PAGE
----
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Using DDEV Offline

DDEV attempts to work smoothly offline, and you shouldn’t have to do anything to make it work:

  • It doesn’t attempt instrumentation or update reporting if offline
  • It falls back to using /etc/hosts entries if DNS resolution fails

However, it does not (yet) attempt to prevent Docker pulls if a new Docker image is required, so you’ll want to make sure that you try a ddev start before going offline to make sure everything has been pulled.

If you have a project running when you’re online (using DNS for name resolution) and you then go offline, you’ll want to do a ddev restart to get the hostname added into /etc/hosts for name resolution.

You have general options as well:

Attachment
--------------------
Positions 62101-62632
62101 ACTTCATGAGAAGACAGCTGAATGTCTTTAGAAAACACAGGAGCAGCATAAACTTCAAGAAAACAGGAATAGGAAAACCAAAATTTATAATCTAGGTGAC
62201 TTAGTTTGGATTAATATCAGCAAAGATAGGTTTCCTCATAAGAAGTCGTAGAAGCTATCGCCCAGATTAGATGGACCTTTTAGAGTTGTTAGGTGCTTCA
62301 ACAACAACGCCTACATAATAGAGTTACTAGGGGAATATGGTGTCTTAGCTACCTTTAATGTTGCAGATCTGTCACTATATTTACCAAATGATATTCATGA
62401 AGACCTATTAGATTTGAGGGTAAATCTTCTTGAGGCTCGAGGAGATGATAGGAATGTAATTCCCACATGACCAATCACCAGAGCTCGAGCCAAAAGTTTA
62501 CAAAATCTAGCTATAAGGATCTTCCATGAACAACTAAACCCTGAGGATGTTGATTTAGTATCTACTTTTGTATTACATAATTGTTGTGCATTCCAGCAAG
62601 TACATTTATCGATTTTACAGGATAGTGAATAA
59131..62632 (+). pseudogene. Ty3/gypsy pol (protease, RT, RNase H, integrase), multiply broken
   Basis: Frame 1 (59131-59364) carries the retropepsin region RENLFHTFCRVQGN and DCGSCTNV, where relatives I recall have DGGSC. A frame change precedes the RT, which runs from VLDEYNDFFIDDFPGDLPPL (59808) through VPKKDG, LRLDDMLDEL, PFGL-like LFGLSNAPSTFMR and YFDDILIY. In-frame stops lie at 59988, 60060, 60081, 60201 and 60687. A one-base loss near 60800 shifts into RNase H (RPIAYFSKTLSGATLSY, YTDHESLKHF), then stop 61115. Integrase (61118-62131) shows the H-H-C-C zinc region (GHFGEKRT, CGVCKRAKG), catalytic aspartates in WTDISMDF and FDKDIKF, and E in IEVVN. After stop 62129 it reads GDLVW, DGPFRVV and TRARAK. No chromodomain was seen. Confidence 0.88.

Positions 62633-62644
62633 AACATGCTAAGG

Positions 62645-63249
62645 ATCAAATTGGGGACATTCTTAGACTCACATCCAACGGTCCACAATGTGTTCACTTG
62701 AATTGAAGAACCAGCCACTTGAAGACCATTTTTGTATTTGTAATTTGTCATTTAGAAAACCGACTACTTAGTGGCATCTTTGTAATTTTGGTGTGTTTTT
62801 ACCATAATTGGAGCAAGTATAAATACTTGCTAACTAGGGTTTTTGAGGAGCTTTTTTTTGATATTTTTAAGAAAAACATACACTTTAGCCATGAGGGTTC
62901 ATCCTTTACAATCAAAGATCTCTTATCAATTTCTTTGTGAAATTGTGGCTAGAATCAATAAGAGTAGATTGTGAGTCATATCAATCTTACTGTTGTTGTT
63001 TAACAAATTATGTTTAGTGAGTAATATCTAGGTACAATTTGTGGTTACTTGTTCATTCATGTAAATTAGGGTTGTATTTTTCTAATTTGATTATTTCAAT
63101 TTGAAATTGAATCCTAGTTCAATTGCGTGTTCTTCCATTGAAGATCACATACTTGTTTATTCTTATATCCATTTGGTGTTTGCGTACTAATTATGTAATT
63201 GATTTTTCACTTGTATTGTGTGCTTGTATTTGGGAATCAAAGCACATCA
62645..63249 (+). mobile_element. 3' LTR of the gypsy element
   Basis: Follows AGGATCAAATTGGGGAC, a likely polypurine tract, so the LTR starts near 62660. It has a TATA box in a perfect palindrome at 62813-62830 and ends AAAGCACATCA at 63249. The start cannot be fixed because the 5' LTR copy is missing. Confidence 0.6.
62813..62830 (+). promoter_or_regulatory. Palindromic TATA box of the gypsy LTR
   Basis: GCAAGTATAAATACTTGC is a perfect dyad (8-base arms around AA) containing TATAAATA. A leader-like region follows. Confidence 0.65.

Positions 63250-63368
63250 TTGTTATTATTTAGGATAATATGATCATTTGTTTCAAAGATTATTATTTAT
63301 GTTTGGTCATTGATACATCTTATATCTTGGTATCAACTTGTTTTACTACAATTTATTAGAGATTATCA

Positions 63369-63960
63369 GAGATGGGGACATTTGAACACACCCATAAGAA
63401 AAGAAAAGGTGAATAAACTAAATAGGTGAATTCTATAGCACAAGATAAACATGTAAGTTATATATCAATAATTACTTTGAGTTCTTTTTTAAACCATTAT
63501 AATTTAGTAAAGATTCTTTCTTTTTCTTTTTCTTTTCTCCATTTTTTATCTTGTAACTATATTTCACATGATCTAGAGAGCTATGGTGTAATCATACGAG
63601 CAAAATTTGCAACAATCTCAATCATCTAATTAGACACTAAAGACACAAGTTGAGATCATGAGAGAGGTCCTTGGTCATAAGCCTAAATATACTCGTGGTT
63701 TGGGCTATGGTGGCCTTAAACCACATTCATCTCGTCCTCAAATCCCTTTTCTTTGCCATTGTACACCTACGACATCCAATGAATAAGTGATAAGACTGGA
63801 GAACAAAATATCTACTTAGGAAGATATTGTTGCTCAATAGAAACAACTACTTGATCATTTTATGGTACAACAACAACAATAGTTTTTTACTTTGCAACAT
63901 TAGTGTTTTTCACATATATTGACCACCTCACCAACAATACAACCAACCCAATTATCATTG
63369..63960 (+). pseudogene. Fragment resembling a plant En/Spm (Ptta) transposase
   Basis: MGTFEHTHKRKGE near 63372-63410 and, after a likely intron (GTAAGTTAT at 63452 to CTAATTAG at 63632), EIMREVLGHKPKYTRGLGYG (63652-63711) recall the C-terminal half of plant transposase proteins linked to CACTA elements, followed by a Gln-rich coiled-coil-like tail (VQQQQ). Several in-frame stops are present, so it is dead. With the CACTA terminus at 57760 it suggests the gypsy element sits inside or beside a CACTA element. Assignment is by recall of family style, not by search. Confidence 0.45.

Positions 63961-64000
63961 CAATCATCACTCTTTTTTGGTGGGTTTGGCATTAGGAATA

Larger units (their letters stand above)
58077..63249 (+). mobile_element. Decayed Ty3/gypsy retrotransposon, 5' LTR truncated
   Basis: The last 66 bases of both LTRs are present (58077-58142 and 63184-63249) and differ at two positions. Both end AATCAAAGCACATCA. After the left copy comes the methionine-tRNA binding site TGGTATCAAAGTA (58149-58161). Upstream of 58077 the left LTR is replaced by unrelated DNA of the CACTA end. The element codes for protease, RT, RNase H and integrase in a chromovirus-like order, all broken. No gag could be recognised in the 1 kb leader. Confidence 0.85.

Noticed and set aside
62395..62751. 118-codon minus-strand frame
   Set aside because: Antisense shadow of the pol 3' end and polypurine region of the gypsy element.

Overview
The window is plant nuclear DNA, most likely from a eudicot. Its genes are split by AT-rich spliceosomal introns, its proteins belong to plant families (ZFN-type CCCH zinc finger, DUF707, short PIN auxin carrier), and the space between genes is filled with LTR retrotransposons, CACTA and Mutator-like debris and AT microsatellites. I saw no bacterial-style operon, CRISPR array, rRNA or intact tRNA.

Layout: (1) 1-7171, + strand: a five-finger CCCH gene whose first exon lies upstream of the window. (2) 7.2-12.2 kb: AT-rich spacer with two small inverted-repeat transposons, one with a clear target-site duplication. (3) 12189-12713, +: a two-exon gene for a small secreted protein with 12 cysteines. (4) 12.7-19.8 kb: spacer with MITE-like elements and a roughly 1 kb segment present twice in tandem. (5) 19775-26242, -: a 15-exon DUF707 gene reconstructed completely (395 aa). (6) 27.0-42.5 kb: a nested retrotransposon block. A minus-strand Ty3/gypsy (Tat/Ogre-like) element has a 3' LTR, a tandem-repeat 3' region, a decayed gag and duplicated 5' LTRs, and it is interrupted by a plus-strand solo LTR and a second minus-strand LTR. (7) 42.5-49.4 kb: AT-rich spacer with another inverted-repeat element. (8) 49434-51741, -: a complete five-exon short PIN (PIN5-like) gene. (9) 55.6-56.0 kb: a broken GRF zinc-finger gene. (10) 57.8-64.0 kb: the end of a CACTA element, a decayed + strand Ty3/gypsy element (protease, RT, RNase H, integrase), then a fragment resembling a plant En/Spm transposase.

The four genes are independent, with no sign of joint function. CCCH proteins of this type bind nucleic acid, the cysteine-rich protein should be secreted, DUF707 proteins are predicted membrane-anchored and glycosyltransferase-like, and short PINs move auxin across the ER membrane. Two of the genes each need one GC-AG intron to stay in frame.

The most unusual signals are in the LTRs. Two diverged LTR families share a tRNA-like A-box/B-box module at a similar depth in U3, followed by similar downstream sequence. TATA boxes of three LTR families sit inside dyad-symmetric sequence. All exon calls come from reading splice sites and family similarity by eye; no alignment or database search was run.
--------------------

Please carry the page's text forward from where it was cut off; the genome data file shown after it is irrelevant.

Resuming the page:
In .ddev/config.yaml, use_dns_when_possible: false will make DDEV never try to use DNS for resolution, instead adding hostnames to /etc/hosts. You can also use ddev config --use-dns-when-possible=false to set this configuration option.

In .ddev/config.yaml, you can use project_tld: to have DDEV use a project TLD that won’t be looked up via DNS. You can do the equivalent with ddev config This also works as a global option in ~/.ddev/global_config.yaml or running ddev config global

You can also set up a local DNS server like dnsmasq (Linux and macOS, brew install dnsmasq) or (unbound or many others on Windows) in your own host environment that serves the project_tld that you choose, and DNS resolution will work fine. You’ll likely want a wildcard A record pointing to on most DDEV installations. If you use dnsmasq, you must configure it to allow DNS rebinding.

If you’re using a browser on Windows and accessing a DDEV project in WSL2, Windows will attempt to resolve the site name via DNS. This will fail if you don’t have an internet connection. To resolve this, update your C:\Windows\System32\drivers\etc\hosts file manually:

Administrative Privileges Required

You must have administrative privileges to save the hosts file on any OS.